[BreachExchange] Businesses brace for second 'Fujiwhara effect' of 2020 as Patch Tuesday looms

Destry Winant destry at riskbasedsecurity.com
Mon Apr 13 10:26:34 EDT 2020


Software giants will release fixes for hundreds of bugs in unison for
the second time this year, at a time when IT teams are already under
pressure from mass adoption of remote working and surging cyber crime.

The forthcoming Patch Tuesday, on 14 April, will see as many as 500
vulnerabilities released by the likes of Microsoft and Oracle, causing
a phenomenon dubbed the ‘Fujiwhara effect’. Such a security event is
ordinarily rare, with the last one before 2020 occurring in 2014.

This year has been no stranger to coordinated bug fixes, with next
Tuesday representing the second ‘Fujiwhara effect’ in 2020, according
to Risk Based Security. This is in addition to a third event scheduled
to hit on 14 July.

Such coordination of bug fixes poses a challenge for security teams,
who must analyse and prioritise hundreds of disclosures before
remediation can even begin.

This coming Tuesday may see as many as 300 to 500-plus fixes released,
according to forecasts. This is significantly higher than average,
with roughly 60 flaws published per day, normally.

“Even for large organizations, processing these new “Patch Tuesday”
disclosures can take weeks, and that’s with a well-funded and
coordinated team,” said Risk Based Security. “The hours required for
IT security teams to collect, analyze, triage, and then address the
coming vulnerabilities will be considerable.

“If there wasn’t enough going on already, organizations must somehow
manage the coming Vulnerability Fujiwhara Effect despite the current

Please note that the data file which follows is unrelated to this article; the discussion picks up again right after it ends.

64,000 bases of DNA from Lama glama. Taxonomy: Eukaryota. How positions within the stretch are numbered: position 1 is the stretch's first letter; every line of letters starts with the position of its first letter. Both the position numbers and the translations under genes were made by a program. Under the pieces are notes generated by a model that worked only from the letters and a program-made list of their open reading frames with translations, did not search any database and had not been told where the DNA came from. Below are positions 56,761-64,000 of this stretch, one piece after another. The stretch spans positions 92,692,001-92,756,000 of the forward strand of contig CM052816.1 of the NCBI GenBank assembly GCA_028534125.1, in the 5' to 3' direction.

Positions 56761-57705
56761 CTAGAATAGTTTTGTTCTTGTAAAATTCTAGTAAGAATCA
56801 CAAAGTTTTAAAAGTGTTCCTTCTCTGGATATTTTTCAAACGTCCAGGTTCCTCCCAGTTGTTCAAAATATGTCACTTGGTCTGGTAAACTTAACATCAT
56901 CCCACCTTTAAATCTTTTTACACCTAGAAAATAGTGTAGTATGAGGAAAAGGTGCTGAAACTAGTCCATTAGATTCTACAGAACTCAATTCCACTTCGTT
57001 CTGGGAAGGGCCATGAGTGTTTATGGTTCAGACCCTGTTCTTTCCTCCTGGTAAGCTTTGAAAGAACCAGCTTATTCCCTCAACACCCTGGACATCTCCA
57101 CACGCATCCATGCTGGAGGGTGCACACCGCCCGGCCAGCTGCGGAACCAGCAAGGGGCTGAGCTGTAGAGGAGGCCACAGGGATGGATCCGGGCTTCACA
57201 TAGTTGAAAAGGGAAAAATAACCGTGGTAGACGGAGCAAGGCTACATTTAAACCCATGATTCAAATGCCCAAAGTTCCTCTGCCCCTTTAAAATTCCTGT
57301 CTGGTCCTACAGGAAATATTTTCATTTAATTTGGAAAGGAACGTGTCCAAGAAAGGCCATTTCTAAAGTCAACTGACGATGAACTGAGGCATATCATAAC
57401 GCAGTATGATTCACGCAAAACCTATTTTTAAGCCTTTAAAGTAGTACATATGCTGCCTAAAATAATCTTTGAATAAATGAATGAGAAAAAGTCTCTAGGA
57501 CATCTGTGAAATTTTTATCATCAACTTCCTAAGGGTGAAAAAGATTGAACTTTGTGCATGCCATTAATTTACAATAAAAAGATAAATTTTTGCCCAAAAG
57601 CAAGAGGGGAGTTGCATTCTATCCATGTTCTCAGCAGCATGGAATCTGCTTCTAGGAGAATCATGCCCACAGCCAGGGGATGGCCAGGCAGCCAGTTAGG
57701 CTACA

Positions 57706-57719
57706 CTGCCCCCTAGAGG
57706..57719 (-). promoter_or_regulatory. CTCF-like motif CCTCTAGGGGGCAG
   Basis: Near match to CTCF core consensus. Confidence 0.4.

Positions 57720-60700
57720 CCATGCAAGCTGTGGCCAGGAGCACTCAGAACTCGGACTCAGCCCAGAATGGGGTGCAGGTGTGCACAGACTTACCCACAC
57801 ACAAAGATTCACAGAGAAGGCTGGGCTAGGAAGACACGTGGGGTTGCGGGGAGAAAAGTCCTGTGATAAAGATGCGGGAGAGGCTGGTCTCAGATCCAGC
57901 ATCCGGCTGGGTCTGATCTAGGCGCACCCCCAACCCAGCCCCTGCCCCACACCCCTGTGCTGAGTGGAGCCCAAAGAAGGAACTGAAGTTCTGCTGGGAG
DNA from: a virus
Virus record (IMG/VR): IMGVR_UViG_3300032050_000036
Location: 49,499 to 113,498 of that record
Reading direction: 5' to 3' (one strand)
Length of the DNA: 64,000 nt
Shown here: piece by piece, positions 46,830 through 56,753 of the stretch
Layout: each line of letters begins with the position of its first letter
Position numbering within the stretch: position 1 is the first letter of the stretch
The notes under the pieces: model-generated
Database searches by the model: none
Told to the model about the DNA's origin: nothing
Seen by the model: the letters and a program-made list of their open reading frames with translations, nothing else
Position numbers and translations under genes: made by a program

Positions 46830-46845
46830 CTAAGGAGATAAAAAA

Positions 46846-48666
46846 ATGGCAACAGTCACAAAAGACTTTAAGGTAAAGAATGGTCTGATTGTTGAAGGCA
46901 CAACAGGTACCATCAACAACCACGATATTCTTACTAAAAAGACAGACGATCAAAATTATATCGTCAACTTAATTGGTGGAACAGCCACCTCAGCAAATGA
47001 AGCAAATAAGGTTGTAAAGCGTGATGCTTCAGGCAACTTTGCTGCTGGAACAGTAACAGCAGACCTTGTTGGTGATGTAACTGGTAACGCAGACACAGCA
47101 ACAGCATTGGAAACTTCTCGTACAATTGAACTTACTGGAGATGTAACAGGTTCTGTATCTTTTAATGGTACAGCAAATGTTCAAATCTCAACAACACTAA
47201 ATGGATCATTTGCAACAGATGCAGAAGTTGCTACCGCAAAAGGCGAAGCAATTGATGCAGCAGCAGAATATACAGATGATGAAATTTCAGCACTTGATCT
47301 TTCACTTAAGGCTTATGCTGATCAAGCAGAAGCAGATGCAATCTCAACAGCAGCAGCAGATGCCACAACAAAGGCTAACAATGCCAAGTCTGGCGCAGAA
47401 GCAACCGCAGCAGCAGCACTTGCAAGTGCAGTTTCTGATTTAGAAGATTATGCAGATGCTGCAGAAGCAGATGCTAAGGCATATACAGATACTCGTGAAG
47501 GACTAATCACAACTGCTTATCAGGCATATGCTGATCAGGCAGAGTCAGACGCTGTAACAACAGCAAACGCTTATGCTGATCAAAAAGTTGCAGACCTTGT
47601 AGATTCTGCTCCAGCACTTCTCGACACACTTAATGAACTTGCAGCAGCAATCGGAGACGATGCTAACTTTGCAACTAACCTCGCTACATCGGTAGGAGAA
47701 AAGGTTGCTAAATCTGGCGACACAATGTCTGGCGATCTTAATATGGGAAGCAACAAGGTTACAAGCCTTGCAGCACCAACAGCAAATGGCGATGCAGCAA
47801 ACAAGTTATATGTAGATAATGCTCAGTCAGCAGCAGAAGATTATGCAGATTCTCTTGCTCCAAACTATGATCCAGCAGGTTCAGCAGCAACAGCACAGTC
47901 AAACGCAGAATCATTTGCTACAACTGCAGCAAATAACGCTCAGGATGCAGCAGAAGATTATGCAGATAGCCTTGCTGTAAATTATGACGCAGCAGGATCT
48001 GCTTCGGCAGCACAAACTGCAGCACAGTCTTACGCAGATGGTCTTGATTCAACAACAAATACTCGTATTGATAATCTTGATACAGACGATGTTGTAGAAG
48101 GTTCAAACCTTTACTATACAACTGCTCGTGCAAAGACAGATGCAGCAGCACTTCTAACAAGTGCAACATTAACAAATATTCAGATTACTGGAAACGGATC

business disruption and pressure on security budgets.”

The ‘Fujiwhara effect’ in meteorology is known as an extreme weather
event in which two massive hurricanes collide or merge.

The last cyber security ‘Fujiwhara effect’ on 14 January, saw more
than ten major software players participate, including Adobe, SAP,
Schneider Electric, VMWare, Intel, as well as Oracle and Microsoft,
among others.

The release of so many patches at once, numbering more than 300, saw
IT and security teams across the world scramble to implement updates
to their business-critical systems.

Among these fixes was a Microsoft-developed patch for an
"extraordinarily serious" cryptographic flaw anchored in the
crypt32.dll Windows component, with organisations like the US military
given advanced access to the fix.

Winding forward some months, organisations are facing greater
challenges than arguably ever before, in terms of the economy and the
labour market, not to mention cyber security threats increasing
significantly over the last few weeks.

The UK’s National Cyber Security Centre (NCSC) this week issued a
joint-warning with US cyber security authorities warning businesses of
a surge in cyber criminal activity, most of which was attempting to
exploit the coronavirus pandemic.

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